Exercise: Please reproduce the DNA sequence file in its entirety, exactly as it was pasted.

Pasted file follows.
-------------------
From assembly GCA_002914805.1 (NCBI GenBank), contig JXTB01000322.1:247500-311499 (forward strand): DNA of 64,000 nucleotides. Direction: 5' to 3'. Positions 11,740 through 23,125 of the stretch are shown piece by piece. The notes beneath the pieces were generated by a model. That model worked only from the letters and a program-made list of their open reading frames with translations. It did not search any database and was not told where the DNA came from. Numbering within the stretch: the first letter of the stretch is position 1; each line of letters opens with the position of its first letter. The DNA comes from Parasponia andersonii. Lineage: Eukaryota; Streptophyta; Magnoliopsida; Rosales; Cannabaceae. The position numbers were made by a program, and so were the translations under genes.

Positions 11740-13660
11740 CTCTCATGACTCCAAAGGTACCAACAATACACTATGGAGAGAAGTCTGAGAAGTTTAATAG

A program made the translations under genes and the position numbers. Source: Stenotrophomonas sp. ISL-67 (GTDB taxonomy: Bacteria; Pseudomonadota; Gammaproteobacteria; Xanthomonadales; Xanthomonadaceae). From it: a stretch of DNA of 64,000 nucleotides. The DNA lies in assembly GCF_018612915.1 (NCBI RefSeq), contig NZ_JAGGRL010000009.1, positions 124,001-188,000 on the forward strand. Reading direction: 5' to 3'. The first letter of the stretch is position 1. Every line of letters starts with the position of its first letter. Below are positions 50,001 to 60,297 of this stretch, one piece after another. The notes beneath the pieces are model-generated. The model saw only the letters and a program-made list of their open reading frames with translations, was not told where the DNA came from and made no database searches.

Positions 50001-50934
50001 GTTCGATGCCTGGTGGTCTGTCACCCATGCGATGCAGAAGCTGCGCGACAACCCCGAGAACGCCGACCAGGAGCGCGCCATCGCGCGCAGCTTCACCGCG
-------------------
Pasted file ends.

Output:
From assembly GCA_002914805.1 (NCBI GenBank), contig JXTB01000322.1:247500-311499 (forward strand): DNA of 64,000 nucleotides. Direction: 5' to 3'. Positions 11,740 through 23,125 of the stretch are shown piece by piece. The notes beneath the pieces were generated by a model. That model worked only from the letters and a program-made list of their open reading frames with translations. It did not search any database and was not told where the DNA came from. Numbering within the stretch: the first letter of the stretch is position 1; each line of letters opens with the position of its first letter. The DNA comes from Parasponia andersonii. Lineage: Eukaryota; Streptophyta; Magnoliopsida; Rosales; Cannabaceae. The position numbers were made by a program, and so were the translations under genes.

Positions 11740-13660
11740 CTCTCATGACTCCAAAGGTACCAACAATACACTATGGAGAGAAGTCTGAGAAGTTTAATAG

A program made the translations under genes and the position numbers. Source: Stenotrophomonas sp. ISL-67 (GTDB taxonomy: Bacteria; Pseudomonadota; Gammaproteobacteria; Xanthomonadales; Xanthomonadaceae). From it: a stretch of DNA of 64,000 nucleotides. The DNA lies in assembly GCF_018612915.1 (NCBI RefSeq), contig NZ_JAGGRL010000009.1, positions 124,001-188,000 on the forward strand. Reading direction: 5' to 3'. The first letter of the stretch is position 1. Every line of letters starts with the position of its first letter. Below are positions 50,001 to 60,297 of this stretch, one piece after another. The notes beneath the pieces are model-generated. The model saw only the letters and a program-made list of their open reading frames with translations, was not told where the DNA came from and made no database searches.

Positions 50001-50934
50001 GTTCGATGCCTGGTGGTCTGTCACCCATGCGATGCAGAAGCTGCGCGACAACCCCGAGAACGCCGACCAGGAGCGCGCCATCGCGCGCAGCTTCACCGCG